“I am sure everyone is aware that we have had two people test positive for COVID-19 on Manitoulin as of late yesterday,” said Mayor Anderson. “I participated in a meeting late last night called by Dr. Maurianne Reade (Manitoulin Island District Leadership COVID meeting), which included quite a list of invitees from municipalities and First Nations and some possible strategies were discussed. There is now heighted awareness of the confirmed cases and the concerns with any kind of spread of the disease on the Island. Much of what we’ve closed in the municipality, including use of the dump for instance, shows that we didn’t over-react unnecessarily, and now we need to consider these other facilities.” 

Mayor Anderson told council ruefully, “this past weekend I saw a lot of vehicles at Bridal Veil Falls parking lot. At one point, I saw 10 vehicles at once with a lot of people in very close proximity. People weren’t respecting the social distancing and provincial legislation to not have more than five people together in one area.”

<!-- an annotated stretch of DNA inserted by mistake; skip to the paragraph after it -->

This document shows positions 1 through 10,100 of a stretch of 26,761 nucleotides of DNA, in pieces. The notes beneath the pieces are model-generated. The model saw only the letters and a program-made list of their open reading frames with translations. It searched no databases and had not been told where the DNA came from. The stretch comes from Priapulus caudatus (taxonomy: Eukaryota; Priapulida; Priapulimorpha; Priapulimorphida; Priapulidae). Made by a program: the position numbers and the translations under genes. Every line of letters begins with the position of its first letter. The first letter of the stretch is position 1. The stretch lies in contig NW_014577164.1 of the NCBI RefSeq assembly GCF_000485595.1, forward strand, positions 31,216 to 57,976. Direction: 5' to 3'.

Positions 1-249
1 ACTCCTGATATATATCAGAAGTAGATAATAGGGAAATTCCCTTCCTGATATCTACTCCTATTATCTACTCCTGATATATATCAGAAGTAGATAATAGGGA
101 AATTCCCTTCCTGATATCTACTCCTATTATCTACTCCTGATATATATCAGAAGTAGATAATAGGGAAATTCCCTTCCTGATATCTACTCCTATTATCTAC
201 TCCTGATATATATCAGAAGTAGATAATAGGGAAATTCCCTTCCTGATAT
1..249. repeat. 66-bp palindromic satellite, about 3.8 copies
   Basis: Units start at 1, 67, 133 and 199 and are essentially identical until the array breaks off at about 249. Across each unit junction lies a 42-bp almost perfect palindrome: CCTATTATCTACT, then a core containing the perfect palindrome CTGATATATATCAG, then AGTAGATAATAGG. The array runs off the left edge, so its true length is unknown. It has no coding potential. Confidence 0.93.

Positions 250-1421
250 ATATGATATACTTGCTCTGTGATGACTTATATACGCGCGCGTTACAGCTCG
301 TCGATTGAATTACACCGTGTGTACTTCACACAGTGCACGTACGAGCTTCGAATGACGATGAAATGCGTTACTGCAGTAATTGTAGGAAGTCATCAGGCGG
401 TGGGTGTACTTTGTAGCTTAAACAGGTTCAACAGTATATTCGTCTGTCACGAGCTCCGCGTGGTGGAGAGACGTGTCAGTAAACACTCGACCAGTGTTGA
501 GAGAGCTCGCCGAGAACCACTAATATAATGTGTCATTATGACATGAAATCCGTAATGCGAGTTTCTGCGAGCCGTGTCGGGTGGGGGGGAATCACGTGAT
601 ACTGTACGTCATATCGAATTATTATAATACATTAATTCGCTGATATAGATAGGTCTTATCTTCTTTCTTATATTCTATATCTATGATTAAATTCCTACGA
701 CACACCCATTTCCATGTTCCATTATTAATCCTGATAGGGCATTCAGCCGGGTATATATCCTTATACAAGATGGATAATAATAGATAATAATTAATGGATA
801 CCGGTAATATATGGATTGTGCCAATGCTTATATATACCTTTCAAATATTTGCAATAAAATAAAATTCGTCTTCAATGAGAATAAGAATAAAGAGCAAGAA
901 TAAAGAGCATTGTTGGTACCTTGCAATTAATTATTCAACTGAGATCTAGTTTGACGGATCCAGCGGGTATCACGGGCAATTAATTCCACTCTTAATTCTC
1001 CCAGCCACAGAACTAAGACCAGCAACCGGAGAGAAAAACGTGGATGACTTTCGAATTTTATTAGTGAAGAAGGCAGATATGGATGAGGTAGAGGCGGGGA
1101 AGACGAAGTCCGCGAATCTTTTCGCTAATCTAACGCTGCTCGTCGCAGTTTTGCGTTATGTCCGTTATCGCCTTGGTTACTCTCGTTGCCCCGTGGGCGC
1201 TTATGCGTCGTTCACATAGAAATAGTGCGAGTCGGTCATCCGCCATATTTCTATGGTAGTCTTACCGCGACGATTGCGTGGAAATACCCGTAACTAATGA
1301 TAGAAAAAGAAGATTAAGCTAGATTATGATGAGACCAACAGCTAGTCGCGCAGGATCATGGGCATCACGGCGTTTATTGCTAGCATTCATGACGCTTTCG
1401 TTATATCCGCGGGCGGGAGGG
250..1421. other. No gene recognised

All members of council expressed their support of closing the municipal facilities that had been outlined. 

Councillor Bryan Barker said, “the decisions council is making are not decisions taken lightly. I certainly understand some decisions of council are not always popular, but they have been made in good faith for the safety of the entire community. I also saw the Bridal Veil parking lot full (this past weekend) with at least six kids climbing all over the grindstone. If people can’t police themselves, it is incumbent of us as council to do so for everyone’s protection.”